MK. I agree, as mentioned above. Social evolution is a much more efficient and quick way to evolve, compared to the Darwinian model. By social evolution I also mean cultural and technological changes that influence the entire process.
VG. 6. Complex societies demand greater longevity because they demand preservation and extension of knowledge. That is why in advanced and advancing societies, for years now average lifespan has been increasing about 4 hours every day. Life expectancy at birth approximately doubled between 1850 and 2004 and in primitive times it was perhaps 22 years for those who survived childhood with 30 years being very old. Our genes have not changed during this time. The evolution has been social and in our epigenomes.
MK. We will witness a gradual increase of our lifespans, with a few individuals breaking through the existing maximum lifespan (around 120 years), and an increasing number of super-centenarians (those aged 110 years plus), over and above what is currently predicted. Subsequently, it may become the norm for people to live to 130 plus. However, this seems a relatively slow process for achieving truly indefinite lifespans of centuries or even millennia. Perhaps there will be a quicker mechanism, which will suddenly augment (inflate) the process. I don’t know.
VG. 7. As longevity has been increasing, so have the main events of life been spread out: getting married, having the first children, finishing education and starting work, and end of the time when productive work is possible. Back in the bronze age, most women started having babies when they were biologically able to do so – at 13 to 15; now the average age of marriage is over 30.
MK. This also will have a profound effect on societal evolution and thus biological evolution. Issues of fertility, decline in male sperm and hormonal changes are influenced by society and are relevant to longevity. For example, technological developments have caused pollution, which has now (according to some) caused a decline of function of human sperm, and thus lower fertility. Lower fertility is (according to some views) positively correlated with longer lifespans. This is an intricate example of how society changes affect biological evolution.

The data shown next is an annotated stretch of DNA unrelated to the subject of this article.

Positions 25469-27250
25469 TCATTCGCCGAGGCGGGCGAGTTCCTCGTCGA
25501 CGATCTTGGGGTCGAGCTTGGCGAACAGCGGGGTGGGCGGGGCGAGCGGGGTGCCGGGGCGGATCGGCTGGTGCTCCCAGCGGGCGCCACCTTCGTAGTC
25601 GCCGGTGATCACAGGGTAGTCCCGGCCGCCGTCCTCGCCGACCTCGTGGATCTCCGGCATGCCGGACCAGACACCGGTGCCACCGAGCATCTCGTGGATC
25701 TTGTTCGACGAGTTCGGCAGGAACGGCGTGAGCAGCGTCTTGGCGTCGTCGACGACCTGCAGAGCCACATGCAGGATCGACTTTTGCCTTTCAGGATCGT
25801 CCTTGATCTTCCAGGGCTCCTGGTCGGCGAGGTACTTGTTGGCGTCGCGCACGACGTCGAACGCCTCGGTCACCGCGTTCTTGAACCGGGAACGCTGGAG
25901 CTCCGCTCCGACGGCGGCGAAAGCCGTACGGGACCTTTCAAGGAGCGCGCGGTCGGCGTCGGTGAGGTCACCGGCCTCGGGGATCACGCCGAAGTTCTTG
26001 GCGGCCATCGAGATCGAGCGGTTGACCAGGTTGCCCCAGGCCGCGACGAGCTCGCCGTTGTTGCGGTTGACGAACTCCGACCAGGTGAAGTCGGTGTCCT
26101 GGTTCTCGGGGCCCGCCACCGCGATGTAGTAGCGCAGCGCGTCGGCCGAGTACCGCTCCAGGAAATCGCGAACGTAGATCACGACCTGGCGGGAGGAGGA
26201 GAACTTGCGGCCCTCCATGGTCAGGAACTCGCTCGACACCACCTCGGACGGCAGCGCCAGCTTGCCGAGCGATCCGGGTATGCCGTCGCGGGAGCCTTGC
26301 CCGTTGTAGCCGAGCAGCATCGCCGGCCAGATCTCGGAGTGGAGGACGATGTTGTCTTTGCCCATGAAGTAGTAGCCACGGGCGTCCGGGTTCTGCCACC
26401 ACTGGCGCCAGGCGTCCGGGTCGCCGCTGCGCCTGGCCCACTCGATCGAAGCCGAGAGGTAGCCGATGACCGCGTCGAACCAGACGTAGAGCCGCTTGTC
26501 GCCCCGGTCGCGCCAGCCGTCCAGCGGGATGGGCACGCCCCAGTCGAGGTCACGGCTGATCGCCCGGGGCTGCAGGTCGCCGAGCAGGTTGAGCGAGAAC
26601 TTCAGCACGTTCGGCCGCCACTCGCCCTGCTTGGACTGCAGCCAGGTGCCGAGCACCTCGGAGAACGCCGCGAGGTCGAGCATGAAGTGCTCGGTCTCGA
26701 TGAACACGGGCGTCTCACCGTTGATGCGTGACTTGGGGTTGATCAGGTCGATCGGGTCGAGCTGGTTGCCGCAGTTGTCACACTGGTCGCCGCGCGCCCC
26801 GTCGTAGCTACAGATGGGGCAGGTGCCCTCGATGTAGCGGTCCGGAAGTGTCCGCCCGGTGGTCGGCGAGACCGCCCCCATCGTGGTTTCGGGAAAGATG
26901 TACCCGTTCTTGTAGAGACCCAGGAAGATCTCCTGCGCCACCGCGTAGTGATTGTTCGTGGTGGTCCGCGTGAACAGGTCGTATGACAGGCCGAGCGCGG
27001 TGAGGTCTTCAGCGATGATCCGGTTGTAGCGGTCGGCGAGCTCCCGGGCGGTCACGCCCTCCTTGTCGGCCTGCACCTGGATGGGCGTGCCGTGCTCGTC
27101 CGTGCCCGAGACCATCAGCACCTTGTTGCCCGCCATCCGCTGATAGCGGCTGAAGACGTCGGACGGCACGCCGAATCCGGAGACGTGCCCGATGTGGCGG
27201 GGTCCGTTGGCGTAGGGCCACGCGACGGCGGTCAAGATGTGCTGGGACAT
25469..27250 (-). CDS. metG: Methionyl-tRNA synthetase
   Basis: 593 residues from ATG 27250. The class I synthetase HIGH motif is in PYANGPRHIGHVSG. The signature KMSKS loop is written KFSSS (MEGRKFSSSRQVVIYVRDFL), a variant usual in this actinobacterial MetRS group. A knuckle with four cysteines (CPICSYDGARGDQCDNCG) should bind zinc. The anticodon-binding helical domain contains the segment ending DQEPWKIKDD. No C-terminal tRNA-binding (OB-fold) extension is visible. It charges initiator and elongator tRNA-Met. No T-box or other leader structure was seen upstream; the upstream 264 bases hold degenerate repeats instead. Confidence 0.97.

VG. 8. I therefore agree with Marios that longer and longer lives will result from our social and epigenetic evolution – assuming no cataclysmic events that are serious enough to destroy or seriously set back our societies. I also believe we can accelerate the trend to greater longevity and believe it would be a very good thing to do so from a social and economic viewpoint.
MK. Personally I am only interested in the biology of the process, but will consider any influences derived from social, cultural and technological domains. I will leave the economical, ethical and psychological implications of super-longevity for others to debate.
VG. 9. Finally, I have to acknowledge that this discussion itself is a manifestation and instrument of social evolution. “If you find yourself riding on a horse, the best thing is to ride the horse in the direction in which it is going.”
MK. It is indeed. But my advice is also “try not to fall off”!
VG. 10. So let’s get on with discovering how we can support people living healthy lives longer. I see one possible approach which conceivably could crack the human aging barrier of 123 years and keep people alive and healthy for several hundred years. It is described in the blog entry Closing the loop in the stem cell supply chain – presented graphically.
MK. I read all your blogs relating to stem cells, and I believe that this is a way forward. I am suggesting some ways for possible help, such as making use of transposons that may eventually be used in order to influence stem cell DNA along the lines you suggest. Also, newer developments in Synthetic Biology may provide the tools for accelerating any interventions upon stem cell production and function. These are just two areas of possible interest but there are many others. We need to encourage scientific dialogue in this respect and get interested scientists to take part. There is a lot of research currently going on but I find the approach rather fragmented. Many, if not all, researchers are unaware of the relevance their results have upon achieving indefinite lifespans. Their vision is restricted by funding constraints. We need to break through this barrier, but fortunately there are some platforms where we can expect dialogue (see www.imminst.org for example).